Dwarf mistletoes (Arceuthobium spp.) are hemiparasitic shrubby plants of conifer trees; their seeds are attached to a viscin coat and have a ballistic dispersion (Mathiasen et al. 2008). The effect of dwarf mistletoes over the host can range from a negligible impact to the death of the host (Manion 1991, Butin 1995, Hawksworth & Wiens 1996, Agrios 2005, Mathiasen et al. 2008), and thus, dwarf mistletoes are capable of inducing changes in the population structure because of the mortality of the infested hosts (Godfree et al. 2003). The host selection depends of the quality of the resources that the host can provide, and thus, taller trees with wide crowns are more likely to be selected by mistletoes (Arriaga et al. 1988, Donohue 1995, Overton 1994, Hernández-Benítez et al. 2005). The mortality of dwarf mistletoes depends mainly upon the elevation and latitude in which they are distributed because of the temperature and humidity conditions that they can tolerate (Hawksworth & Wiens 1996).

Parasitic relationships, particularly the host response, can be modified by disturbance and are likely to be beneficial to the mistletoe (Manion 1991, Hobbs & Huenneke 1992, Norton et al. 1997). Most studies that have evaluated anthropogenic disturbance and fragmentation processes have focused on the effect of the disturbance in terms of species richness, but only a few studies have considered the effect in terms of parasitic plant populations. These studies tend to report a significant increment in the mistletoes abundance with increased disturbances (Burguess et al. 2006, Kelly et al. 2008, Bowen et al. 2009, MacRaild et al. 2010). Furthermore, the temperate forests of Central Mexico suffer from several types of disturbance, such as fires, logging, and cattle grazing (Landa et al. 1997), and the presence of dwarf mistletoes is recurrent. These mistletoes have increased their incidence noticeably (Queijeiro-Bolaños unpublished data). In a zone in Central Mexico, 76 % of the trees above 2 m height were reported to be infested with A. globosum, while less than 2 % of the trees below this height were infested (Hernández-Benítez et al. 2005). This species coexists with A. vaginatum in several parts of the Mexican temperate forests, where they share the same host tree species (Queijeiro-Bolaños et al. 2011).

The aim of this study was to evaluate the ecological impact of this parasitism and to assess the effect of forest disturbance upon it. Specifically, the objective was to fully investigate (1) the effect of disturbance on the prevalence of A. vaginatum and A. globosum, (2) the distribution pattern of both species and their relationship with the physical properties of the location, and (3) the association between the two species.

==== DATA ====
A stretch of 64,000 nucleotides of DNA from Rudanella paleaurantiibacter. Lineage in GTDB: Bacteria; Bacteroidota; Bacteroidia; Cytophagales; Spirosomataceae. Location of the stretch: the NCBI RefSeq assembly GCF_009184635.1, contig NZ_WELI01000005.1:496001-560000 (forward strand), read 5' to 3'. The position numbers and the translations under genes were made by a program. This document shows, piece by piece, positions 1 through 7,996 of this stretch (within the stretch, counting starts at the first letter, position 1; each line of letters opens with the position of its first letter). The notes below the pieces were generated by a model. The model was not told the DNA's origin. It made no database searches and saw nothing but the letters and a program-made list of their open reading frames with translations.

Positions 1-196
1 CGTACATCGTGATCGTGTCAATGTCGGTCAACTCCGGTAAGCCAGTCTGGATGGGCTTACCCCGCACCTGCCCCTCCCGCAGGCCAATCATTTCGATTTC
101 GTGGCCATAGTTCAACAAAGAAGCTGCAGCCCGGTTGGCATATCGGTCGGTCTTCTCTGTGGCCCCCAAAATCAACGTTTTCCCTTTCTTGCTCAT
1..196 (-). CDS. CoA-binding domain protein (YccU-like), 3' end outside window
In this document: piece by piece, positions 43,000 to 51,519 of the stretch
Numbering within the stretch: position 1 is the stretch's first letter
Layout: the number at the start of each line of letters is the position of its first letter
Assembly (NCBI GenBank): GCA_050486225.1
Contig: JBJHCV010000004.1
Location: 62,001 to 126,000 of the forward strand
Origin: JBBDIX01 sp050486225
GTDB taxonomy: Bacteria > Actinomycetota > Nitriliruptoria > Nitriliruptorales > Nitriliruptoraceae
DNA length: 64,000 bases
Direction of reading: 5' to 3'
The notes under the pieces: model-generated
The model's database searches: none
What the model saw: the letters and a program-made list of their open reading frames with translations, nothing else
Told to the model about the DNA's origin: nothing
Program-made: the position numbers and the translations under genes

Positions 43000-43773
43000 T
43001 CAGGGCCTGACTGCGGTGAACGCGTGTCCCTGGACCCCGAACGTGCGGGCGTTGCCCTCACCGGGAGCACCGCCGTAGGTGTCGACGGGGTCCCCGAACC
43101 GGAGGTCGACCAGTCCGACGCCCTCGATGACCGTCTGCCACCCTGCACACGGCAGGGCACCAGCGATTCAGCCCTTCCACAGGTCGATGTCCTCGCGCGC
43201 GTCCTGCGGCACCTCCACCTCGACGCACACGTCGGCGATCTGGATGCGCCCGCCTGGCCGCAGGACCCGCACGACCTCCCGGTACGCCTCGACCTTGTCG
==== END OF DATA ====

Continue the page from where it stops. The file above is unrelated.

Study area

The "Zoquiapan y Anexas" Natural Protected Area (19400 ha), located in Central Mexico, is part of the Popocatepetl-Iztaccíhuatl biological corridor (Rojas 1983, Arriaga et al. 2000). This study is limited to

the Southeast zone of the park at the Zoquiapan Experimental Station and the adjacent areas (19°12'30'' to 19°20'00'' north and 98°42'30'' to 98°30'00'' west, 3200 to 3450 masl). The mean annual temperature is 9.7°C, and the annual precipitation is 941 mm, with rain concentrated between June and September and a sub-humid temperate climate with summer rain (Obieta & Sarukhán 1981, Rojas 1983, Arriaga et al. 2000).

The vegetation types in this area are Pinus, Abies and Quercus forests (Obieta & Sarukhán 1981, Rojas 1983). The flora is mainly composed of Pinus hartwegii, although others Pinus, Cupressus, Quercus, and Abies species are present. The understory is mainly represented by Muhlenbergia macroura and Festuca tolucencis grasses (Obieta & Sarukhán 1981). The main disturbance factors investigated are natural and induced fires, unsustainable logging, human waste dumping, and grazing by introduced cattle (Obieta & Sarukhán 1981, Arriaga et al. 2000).

Study species

Arceuthobium globosum subsp. grandicaule (Hawksw. and Wiens), according to Hawksworth & Wiens (1996) and Hawksworth et al. (2002), is a yellow-greenish shrub measuring 18 to 50 cm tall with flabellate shoots. The basal diameter of its dominant shoots ranges from 10 to 48 mm. Arceuthobium globosum is the most abundant mistletoe in Central Mexico and is very common in Guatemala and Honduras. Its altitudinal range is from 2450 to 4000 m.

Arceuthobium vaginatum subsp. vaginatum (Willd.), according to Hawksworth & Wiens (1996), is a blackish shrub measuring 20 to 30 cm tall from the principal shoot, with very dense, flabellate, erect, and, at times, pendulum-shaped ramifications. The basal diameter of the main shoot ranges from 4 to 20 mm. Arceuthobium vaginatum is widely distributed from Northern to Central Mexico, where it has been considered the most damaging species for forestry (Cibrián et al. 2007). The altitudinal range of distribution is from 2100 to 3900 m.

Disturbance and dwarf mistletoe prevalence